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"I am the master of my fate, I am the captain of my soul." by William E. Henley

Friday, October 15, 2010

how did I get to where I am now with my skills?

So this months topic for the Handmade division team is: How did you get where you are now with your skills..
I missed last month cause I was crazy busy but this one I really wanted to do. It's always good to pause for a minute and reflect on the journey you're on.

I started making jewelry when I was 12 years old. Polymer clay. Fun stuff. I made necklaces that I would sell at my mothers art shows. As I grew into a cool teenager (read: nerd with glasses) I put the jewelry making aside to focus on more fun stuff (read: homework and reading books. yeah I was super cool LOL).

It wasn't until a couple of years ago that I was growing incredible antsy with my day job. Although graphic design is a creative profession it can get rather boring when you work for the same company for 10 years and have to stay within that brand identity of that company.. So I needed a different outlet. Something that I was in charge of. Where there was no boundaries. Something where I was free to explore and let my imagination run wild.

I got a bunch of beads and pliers and started making jewelry again. I made my own beads in polymer clay and made little guardian angel bracelets (I still have a bunch them, I have to take some photos and show you).
I have a very high learning curve so my appetite to grow and develop is very strong. I quickly realized that polymer clay and beads wasn't going to cut it. I wanted a bigger challenge. Metalwork seemed to be the natural path to take.

I ordered some silver sheet, wire and a little torch. I had no idea what I was doing. I got online and read everything I could find about soldering. I learned to do basic things.
Later I stumbled upon Etsy where I created the first nova shop. Nova Designs . I created a modern but fun line of jewelry including my famous pinwheels. Suddenly things took off. I was actually selling. It was amazing. I loved every minute I spent in the studio making little pinwheels and flowers. But I wanted to grow. To get better. To expand my skills. I started playing with torch enameling. Loved it. So much fun. But very hot in the little studio...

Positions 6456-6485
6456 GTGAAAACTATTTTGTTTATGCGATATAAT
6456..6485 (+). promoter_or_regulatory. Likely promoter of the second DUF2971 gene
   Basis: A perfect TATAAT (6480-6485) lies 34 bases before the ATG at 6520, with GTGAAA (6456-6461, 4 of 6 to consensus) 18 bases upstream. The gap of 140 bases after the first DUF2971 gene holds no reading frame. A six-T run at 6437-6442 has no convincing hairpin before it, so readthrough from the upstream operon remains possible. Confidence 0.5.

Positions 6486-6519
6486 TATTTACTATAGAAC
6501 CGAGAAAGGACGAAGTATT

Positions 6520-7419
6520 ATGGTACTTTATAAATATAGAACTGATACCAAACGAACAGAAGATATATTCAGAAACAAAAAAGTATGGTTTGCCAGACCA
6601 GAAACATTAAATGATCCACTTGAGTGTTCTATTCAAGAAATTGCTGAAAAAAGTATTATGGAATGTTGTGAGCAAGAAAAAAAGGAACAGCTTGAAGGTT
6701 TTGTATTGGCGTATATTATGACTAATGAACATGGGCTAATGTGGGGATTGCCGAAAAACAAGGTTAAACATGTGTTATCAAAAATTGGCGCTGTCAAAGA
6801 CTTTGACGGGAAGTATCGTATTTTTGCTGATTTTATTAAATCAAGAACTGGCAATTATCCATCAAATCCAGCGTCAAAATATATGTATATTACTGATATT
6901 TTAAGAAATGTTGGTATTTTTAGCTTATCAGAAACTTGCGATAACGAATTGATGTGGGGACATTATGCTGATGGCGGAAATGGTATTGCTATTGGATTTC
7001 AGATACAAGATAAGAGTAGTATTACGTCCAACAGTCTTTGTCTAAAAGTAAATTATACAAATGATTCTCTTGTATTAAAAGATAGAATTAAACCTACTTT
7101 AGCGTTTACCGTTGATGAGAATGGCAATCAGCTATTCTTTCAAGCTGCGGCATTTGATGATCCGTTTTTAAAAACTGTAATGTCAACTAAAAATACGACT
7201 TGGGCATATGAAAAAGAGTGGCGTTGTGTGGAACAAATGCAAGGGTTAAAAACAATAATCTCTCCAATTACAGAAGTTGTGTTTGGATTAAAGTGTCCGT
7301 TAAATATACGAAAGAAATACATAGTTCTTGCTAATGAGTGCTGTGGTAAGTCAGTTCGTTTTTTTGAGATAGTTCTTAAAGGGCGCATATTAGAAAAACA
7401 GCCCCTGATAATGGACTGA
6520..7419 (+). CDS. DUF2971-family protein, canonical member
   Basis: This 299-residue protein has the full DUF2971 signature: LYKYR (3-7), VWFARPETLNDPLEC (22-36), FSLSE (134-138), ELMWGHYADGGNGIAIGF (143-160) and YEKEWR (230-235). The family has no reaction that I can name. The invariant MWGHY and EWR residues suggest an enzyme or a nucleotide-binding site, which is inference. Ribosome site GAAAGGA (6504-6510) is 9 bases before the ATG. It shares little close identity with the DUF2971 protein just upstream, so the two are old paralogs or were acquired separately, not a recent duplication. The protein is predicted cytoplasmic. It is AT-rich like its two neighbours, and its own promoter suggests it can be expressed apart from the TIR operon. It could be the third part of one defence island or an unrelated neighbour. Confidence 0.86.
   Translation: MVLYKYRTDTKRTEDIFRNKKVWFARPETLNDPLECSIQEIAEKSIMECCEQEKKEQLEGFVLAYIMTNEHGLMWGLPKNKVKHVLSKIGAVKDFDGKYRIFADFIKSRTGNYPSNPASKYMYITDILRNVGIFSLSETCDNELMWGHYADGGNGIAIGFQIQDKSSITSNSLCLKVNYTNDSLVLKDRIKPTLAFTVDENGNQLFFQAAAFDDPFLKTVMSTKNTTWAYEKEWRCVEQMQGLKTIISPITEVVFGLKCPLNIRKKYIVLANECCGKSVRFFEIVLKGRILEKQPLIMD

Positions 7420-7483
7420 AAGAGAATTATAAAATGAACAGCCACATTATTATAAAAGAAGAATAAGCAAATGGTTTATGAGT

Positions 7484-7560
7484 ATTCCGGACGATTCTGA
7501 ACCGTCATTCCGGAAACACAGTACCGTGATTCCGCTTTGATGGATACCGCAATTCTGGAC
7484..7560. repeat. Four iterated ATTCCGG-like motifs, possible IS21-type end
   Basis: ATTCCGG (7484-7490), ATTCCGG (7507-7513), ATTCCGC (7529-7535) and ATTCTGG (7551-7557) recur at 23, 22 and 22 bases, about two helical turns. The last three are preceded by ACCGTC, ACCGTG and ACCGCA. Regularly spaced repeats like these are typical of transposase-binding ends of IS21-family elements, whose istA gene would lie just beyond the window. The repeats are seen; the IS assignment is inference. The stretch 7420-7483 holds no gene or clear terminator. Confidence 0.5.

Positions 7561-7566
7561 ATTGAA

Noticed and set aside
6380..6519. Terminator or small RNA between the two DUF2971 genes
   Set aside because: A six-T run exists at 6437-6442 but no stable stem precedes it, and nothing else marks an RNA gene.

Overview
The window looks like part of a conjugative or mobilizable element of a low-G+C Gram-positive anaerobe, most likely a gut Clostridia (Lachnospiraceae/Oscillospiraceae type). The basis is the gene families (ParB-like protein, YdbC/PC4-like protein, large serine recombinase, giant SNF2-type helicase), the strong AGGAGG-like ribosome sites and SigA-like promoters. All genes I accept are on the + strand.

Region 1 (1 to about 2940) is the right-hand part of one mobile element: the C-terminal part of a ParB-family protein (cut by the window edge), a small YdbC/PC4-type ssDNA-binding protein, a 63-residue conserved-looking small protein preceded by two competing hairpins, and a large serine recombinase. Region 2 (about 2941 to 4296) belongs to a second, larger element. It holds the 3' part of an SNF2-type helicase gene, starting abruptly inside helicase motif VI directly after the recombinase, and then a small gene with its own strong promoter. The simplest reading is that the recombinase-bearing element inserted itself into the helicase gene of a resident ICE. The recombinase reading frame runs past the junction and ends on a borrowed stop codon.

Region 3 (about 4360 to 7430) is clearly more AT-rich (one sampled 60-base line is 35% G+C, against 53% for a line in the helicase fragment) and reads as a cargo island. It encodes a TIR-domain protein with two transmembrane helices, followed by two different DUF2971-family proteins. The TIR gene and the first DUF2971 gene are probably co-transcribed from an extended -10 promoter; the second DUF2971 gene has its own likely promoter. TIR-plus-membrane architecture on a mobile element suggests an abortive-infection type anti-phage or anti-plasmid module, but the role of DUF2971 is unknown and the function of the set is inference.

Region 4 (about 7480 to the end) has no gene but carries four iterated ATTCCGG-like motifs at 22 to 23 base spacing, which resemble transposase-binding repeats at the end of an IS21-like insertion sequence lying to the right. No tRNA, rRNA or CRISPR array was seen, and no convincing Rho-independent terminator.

I started bezel setting. Once again I searched the internet for tutorials and I taught myself how to do more intricate metalwork. I fell in love with stones. Jaspers, agates.. you name it.. I love it. Bought a gaziljon of stones. They all spoke to me.. I just had to take them all home :o). Started experimenting with larger bezel set pieces. Bringing in the nature elements that I love so much. Flowers, vines, leafs and whimsical details. I love details. I started using a lot of commercial components as embellishments but as I continue to develop I am more and more drawn to making everything from scratch. I love working with filigree and in my own and not very traditional way I can see myself continue to explore the possibilities of filigree wire.

So I guess to sum it up.. I got where I am with a lot of blood sweat and tears (and laughs of course). Trial and error for sure but every little victory makes it worth it. But I am no where done learning. Just as I think I've finally mastered something I'll melt a bezel or mess up something else. You're never done learning. But that's the beauty of making things. There's always something to look forward to. I see challenges everywhere. I think my weakest side is also my strongest. Since I am self taught I really don't see any limitations. I approach my metalwork and designs with a fearless and sometimes naive enthusiasm. Sometimes with great results. Sometimes with a pile of melted dreams... But I never give up. I just keep trying until I get there. And I am having so much fun along the way!

thanks for stopping by!

check out my friends blog posts on the topic


  1. Oh I love your post, Tess!!! Being self-taught as well, I really identified with what you wrote about. It sounds as if your excitement really can't fade - and I feel the same way about my media. Limits? What are those, lol?!

  2. I love your work and I enjoyed your post about how did you get here, doing all these marvellous jewels. Congratulations, you're extraordinary!

  3. Very inspiring Tess! Your story intrigues me to want to search online for new skills in other areas of art.

  4. Thank you! It's fun to look back at where you have been and imagine where you might be going.

  5. What a great post, Tess! Your artistic journey is inspiring, thanks for sharing :-) B. -xo-

  6. wow Tess, self taught, that's awesome!!!!

  7. fantastic post, tess! I love your pinwheel:)

  8. "Since I am self taught I really don't see any limitations. I approach my metalwork and designs with a fearless and sometimes naive enthusiasm. Sometimes with great results." So well said!

  9. Definitely any great artisan can never stop learning, its in their blood to keep progressing...great points!

  10. Great post! Self taught is tuff but rewarding, and I think much more free. I still have a little voice that goes off in my head once in a while thats says "your not suppoooosed to doooo it like that". It sucks, but I am over it now I think :)


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I always try but sometimes time just flies away!
love ~tess